In a scattered concert spot, which is our universe, black holes are often encountered to create cosmic disasters called gravitational waves. These clashes, along with other astronomical activity, generating these disturbances of space-time, occur quite often so that the wave would have to break through some part of the universe at any given moment. But because the waves are quiet to noise when they reach Earth, astrophysicists only succeeded in hearing their first in 2015.
After the researchers have figured out how to listen, though, they made progress quickly. By the end of last year, their lengths at the length of L-shaped detectors located in Washington, Louisiana and Italy took only 1
Their plans began to crystallize: last week, researchers affiliated with LIGO announced that they had received a key part of funding to upgrade their tools. The National Science Foundation and its British counterpart, British research and innovation companies, together promised them $ 35 million. These new funds, along with several international efforts to build new detectors, mean that scientists should be on the way to drowning data in the next decade. ever before. This is because the signals provide information about the Universe that is unavailable through telescopes. In fact, physicists often compare gravitational waves with sound: if telescopes are eyes on the universe, then the gravitational wave detectors are ears. With more sensitive information about black holes, neutron stars and supernovas, researchers have a new flow of data, for example, one can study the expansion of the universe and the nature of dark matter.
their detectors in Washington and Louisiana in a new iteration, called Advanced LIGO Plus. LIGO senses gravitational waves, combining several infrared laser beams along the L-shaped arms of their detectors. Changes in the laser beam change if the gravitational wave pulses through the arms to deform their length. But to make them even more accurate, the LIGO team plans to control the quantum properties of laser radiation waves in a process known as "light compression".
A further strategy for collecting more signals is to create more observatories. Detectors in different locations that record the same signal help researchers confirm that it comes from a gravitational wave. In addition, more detectors provide more coverage of the universe. Depending on how its builders orient their L-shaped hands, the detector becomes sensitive to gravitational waves coming from a particular direction. Several detectors also allow researchers to receive more data from the data. For example, several signals from one and the same gravitational wave can accurately determine where it originated, just as GPS uses several satellites to find your position, says Joe van den Brand of VU Amsterdam, who manages the gravity wave observatory in Italy as Virgo.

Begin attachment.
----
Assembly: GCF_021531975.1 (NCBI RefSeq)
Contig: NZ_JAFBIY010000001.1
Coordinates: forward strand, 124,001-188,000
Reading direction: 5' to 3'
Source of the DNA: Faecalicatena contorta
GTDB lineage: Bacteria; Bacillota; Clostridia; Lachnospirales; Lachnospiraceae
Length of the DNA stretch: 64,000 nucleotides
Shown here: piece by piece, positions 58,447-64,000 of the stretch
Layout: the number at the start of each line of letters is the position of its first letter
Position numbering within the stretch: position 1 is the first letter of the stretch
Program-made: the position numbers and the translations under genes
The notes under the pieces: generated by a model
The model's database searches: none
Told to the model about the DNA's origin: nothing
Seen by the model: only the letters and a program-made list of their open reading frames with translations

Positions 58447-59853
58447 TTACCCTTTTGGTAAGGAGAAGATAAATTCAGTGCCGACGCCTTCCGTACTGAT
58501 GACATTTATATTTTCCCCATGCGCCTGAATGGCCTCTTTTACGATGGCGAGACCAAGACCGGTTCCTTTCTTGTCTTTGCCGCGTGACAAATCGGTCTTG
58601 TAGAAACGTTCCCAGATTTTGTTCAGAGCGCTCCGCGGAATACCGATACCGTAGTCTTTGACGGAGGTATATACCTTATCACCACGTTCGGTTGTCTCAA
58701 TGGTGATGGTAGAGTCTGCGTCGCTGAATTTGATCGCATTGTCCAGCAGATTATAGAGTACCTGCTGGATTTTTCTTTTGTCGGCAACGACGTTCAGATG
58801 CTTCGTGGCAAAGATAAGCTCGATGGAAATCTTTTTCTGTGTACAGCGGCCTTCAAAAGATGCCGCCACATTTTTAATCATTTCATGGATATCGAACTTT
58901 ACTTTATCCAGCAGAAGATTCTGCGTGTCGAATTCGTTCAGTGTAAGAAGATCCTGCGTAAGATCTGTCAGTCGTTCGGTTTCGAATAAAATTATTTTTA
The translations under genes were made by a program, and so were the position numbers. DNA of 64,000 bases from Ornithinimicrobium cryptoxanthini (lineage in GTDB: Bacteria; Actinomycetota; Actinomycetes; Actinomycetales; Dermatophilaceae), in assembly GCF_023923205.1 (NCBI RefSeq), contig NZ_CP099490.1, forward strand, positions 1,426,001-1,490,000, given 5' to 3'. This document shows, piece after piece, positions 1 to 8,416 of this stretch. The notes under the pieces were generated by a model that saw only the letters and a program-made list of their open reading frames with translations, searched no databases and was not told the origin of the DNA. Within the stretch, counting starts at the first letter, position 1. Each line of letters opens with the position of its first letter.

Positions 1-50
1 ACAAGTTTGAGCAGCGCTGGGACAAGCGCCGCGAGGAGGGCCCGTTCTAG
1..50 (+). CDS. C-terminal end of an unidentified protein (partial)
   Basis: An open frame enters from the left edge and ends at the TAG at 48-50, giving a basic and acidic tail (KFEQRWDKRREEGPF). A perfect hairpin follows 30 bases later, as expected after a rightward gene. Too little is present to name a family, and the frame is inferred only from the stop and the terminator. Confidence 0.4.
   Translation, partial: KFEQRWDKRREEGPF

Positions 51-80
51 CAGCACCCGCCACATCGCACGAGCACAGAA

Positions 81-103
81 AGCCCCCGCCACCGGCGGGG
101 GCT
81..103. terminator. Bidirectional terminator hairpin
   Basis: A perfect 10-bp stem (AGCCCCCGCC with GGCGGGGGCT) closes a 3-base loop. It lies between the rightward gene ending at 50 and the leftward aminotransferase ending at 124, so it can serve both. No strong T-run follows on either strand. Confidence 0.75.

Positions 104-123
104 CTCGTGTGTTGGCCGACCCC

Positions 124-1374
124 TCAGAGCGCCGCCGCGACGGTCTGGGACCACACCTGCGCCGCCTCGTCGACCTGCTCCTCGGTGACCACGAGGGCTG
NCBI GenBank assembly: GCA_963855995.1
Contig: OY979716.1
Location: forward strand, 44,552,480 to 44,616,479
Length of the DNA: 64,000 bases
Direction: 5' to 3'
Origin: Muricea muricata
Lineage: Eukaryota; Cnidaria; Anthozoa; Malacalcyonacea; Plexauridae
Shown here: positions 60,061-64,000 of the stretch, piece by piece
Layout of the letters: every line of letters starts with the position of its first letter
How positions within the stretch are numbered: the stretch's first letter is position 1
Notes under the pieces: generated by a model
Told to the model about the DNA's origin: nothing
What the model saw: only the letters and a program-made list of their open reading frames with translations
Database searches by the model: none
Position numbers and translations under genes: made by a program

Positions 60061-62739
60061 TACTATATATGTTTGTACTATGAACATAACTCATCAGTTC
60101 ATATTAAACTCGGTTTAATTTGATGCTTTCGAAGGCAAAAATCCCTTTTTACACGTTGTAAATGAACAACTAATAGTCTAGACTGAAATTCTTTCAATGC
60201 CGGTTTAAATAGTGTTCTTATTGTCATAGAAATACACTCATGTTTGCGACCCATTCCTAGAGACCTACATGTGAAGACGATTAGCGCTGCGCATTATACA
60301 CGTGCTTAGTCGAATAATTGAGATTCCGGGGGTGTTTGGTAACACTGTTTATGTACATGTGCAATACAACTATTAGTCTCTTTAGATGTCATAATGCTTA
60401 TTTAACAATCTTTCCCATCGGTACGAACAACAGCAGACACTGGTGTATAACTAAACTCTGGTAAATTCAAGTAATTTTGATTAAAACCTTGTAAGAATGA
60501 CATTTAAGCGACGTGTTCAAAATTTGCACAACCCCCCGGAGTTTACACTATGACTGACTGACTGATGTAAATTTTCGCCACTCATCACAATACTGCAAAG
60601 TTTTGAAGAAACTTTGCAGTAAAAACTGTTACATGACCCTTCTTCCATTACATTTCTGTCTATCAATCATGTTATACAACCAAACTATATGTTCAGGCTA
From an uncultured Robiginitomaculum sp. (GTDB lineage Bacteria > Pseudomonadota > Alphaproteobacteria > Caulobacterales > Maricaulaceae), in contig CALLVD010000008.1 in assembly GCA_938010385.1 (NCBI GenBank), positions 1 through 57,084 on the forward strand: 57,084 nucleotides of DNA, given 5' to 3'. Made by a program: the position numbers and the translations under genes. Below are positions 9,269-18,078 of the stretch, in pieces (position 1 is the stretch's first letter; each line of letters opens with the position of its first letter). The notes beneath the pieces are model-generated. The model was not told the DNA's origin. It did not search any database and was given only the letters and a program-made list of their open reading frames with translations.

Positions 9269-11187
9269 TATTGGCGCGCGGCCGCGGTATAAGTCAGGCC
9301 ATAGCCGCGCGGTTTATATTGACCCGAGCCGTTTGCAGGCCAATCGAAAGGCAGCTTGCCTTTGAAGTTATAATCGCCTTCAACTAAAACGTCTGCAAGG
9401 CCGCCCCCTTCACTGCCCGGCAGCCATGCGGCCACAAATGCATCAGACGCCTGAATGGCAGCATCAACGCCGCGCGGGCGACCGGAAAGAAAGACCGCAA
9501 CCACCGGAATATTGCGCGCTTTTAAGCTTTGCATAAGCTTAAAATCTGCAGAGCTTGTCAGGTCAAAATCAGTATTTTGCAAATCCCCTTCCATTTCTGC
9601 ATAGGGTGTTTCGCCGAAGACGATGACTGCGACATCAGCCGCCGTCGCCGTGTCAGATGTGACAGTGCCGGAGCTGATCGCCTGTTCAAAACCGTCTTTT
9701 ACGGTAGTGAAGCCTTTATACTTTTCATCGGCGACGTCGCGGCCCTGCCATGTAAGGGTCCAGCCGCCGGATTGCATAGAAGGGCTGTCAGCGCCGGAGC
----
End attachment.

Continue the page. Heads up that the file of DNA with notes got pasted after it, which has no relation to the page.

There are currently three detectors in the world: two detectors LIGO and Virgo. But in the very near future another astrophysicists are going to test a new observatory of gravity waves called KAGRA, located in a cave 200 miles west of Tokyo. They open up a new technology – the mirrors cool about 20 degrees above absolute zero, which researchers of the gravitational wave can consider crucial for all future detectors. They plan to begin surveillance in the fall of 2019, says Takaaki Kayit, Ph.D., from Tokyo University, who manages the collaboration. The team began planning this site back in 2010, says Raab, and built most of the Indian detector at the same time as Louisiana and Washington, expecting the future of the third issue abroad. Now it seems the time has come for the detector: Raab is currently reporting how to send "several buildings" to several hundred thousand lasers, photodiodes, mirrors and free components from Washington to India. When it is built, it should be almost identical to the LIGO Observatory in the United States.
These international teams will collaborate to squeeze most of the sciences from their signals. LIGO and Virgo members regularly meet and even have their own data analysis groups, and as soon as the Japanese detector shows sufficient sensitivity, they are planning to join.
Collectively, they are working on a quick protocol to prevent the community. to interesting signals, says Raab. They hope to reach the point where the gravitational wave passing through the Earth is raised by one detector, then by the next, and then by the third, all milliseconds. They submit these signals to the automated system to indicate false alarms. Once the signal passes through the test, within a minute the automated system will warn observatories around the world to look for the visual origin of the gravitational wave. They turn their telescopes to watch – and try to catch the universe in action.
More WIRED Stories